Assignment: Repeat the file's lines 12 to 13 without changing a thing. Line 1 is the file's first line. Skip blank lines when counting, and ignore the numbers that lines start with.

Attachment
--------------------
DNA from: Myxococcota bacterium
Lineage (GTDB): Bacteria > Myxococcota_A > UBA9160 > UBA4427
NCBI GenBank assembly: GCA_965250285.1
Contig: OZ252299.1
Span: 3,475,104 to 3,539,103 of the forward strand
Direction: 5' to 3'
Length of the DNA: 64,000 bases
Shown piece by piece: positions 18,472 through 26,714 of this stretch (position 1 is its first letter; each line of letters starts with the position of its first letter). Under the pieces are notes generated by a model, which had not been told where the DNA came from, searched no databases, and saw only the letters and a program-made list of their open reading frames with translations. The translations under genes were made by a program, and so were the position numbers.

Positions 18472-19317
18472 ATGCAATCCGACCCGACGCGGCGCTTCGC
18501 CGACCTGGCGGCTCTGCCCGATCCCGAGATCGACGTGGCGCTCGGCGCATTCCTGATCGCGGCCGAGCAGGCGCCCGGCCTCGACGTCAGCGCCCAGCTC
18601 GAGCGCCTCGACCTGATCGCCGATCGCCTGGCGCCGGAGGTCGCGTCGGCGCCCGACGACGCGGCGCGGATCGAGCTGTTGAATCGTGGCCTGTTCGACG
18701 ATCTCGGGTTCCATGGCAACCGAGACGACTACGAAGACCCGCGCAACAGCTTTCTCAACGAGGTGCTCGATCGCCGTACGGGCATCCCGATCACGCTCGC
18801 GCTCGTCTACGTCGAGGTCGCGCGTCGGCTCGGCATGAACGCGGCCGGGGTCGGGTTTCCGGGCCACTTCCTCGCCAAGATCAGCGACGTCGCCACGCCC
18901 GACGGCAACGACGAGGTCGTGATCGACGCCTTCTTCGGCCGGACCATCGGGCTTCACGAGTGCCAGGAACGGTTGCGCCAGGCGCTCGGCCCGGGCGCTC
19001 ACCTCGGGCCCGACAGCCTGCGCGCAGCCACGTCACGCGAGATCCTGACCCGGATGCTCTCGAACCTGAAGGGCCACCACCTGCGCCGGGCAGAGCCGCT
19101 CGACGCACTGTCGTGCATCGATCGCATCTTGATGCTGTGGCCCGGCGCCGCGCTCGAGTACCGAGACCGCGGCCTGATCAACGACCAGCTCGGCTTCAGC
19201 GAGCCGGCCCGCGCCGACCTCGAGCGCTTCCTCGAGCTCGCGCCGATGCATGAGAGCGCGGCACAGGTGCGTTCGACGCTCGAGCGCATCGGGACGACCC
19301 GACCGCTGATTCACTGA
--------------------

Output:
18601 GAGCGCCTCGACCTGATCGCCGATCGCCTGGCGCCGGAGGTCGCGTCGGCGCCCGACGACGCGGCGCGGATCGAGCTGTTGAATCGTGGCCTGTTCGACG
18701 ATCTCGGGTTCCATGGCAACCGAGACGACTACGAAGACCCGCGCAACAGCTTTCTCAACGAGGTGCTCGATCGCCGTACGGGCATCCCGATCACGCTCGC